If you've been wondering what the STM and the Mayor of Montreal have been up to lately, I've got answers for you. During the City of Montreal's press conference held on May 4, officials announced that some STM buses are going to be turned into mobile COVID-19 testing clinics. The following day, Mayor Valérie Plante took to Instagram to unveil the result of this new initiative.
In the video of her walking to go see what the new mobile clinics look like, we see our Mayor sporting a protective face mask.
Mayor Plante has recently begun to ask that all Montrealers start wearing a protective face mask whenever they're going to be in a space where it'll be difficult to respect a two-metre distance from others.
For example, in grocery stores and pharmacies. Plante has even mentioned that it's a good idea to wear one when spending time in one of the city's parks.
And, we can all be happy to now know that she clearly practices what she preaches.
You can see both the Mayor's choice of protective face mask and the newest Montreal testing clinic on wheels below.
On May 5, Plante led her Instagram followers on her journey to get a glimpse of the city's new STM bus mobile clinics.
When it came to wearing a mask for the occasion, Valérie Plante wasn't the only one with such an idea.
STM Chairman Philippe Schnobb and Regional Public Health Director Dr. Mylène Drouin both wore one as well.
La première clinique de dépistage mobile est inaugurée devant l’Hôtel-Dieu 👏🚍 Merci à Dre Mylène Drouin… https://t.co/ujCCUWaGpp— Valérie Plante (@Valérie Plante) 1588702543.0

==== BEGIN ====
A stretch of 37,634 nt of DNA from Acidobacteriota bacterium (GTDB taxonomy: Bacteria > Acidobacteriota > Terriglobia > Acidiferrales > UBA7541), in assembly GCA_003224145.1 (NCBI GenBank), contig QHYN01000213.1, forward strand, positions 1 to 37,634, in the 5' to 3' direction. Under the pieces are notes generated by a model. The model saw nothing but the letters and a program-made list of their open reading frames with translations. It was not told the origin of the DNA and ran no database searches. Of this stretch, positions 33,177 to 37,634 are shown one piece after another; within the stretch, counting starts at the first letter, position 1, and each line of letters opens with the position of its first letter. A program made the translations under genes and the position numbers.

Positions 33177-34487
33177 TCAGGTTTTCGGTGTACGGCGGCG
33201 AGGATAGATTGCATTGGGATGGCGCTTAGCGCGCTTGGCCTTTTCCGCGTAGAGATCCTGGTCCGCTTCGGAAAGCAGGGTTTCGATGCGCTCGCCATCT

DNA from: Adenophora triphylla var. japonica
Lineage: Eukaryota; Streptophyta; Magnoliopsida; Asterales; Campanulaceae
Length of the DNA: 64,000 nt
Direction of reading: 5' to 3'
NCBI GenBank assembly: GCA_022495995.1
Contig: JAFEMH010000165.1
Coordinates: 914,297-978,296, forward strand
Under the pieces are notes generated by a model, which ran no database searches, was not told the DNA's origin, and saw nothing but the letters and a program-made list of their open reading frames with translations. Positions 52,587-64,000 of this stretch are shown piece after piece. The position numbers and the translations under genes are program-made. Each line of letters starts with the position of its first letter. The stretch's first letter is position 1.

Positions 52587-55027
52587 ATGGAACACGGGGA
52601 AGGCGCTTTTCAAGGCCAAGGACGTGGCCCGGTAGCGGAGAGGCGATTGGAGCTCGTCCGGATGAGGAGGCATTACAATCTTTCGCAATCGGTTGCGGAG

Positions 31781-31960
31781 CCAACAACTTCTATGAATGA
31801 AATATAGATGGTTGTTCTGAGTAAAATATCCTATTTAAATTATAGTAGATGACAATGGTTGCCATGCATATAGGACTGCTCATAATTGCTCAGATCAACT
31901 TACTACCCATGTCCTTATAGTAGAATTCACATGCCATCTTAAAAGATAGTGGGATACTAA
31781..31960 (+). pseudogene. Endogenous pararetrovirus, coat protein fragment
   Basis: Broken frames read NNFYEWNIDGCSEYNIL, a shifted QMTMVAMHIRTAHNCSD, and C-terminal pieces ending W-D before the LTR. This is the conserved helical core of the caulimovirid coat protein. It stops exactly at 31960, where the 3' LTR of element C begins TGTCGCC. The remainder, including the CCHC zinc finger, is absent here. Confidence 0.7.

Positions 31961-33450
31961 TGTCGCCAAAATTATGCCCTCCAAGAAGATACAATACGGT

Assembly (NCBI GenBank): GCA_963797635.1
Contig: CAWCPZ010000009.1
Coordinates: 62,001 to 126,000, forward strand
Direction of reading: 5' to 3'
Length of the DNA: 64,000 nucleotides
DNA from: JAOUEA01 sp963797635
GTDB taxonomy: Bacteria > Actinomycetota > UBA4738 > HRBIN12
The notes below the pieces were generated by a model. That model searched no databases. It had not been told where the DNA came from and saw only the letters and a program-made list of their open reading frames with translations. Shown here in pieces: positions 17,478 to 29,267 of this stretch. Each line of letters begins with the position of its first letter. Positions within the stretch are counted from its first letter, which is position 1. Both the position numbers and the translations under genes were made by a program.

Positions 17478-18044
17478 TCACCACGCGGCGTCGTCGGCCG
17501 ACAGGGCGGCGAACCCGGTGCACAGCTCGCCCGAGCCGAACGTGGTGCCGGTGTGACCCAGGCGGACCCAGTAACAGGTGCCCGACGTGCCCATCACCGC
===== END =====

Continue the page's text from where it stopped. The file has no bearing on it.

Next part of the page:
While wearing a mask in public spaces has not been made mandatory in Quebec, it's being highly encouraged of us by the provincial government.
face mask is "not a substitute for physical distancing and hand washing," though.has made sure to point out that a
And without further ado, here's what one of the new STM bus COVID-19 testing clinics looks like.
Not your average clinic, right?
But an amazing initiative, if you ask me. And Valérie Plante says it's "super."
In a statement about these new clinics, the STM wrote that "once the morning rush hour is over, STM drivers will position the buses in the sectors identified by public health."
"At the end of the day, the buses will be completely cleaned and disinfected by public health before returning to the STM's garages."
These mobile clinics are intended to be a step forward to ensuring a safe deconfinement plan for all Montrealers.
They will be set up in "hotspots" for the virus around the city, considerably in neighbourhoods where there are other barriers to testing access.
If you use public transport in the near future, this is another spot where locals are being asked to wear a face mask by city officials.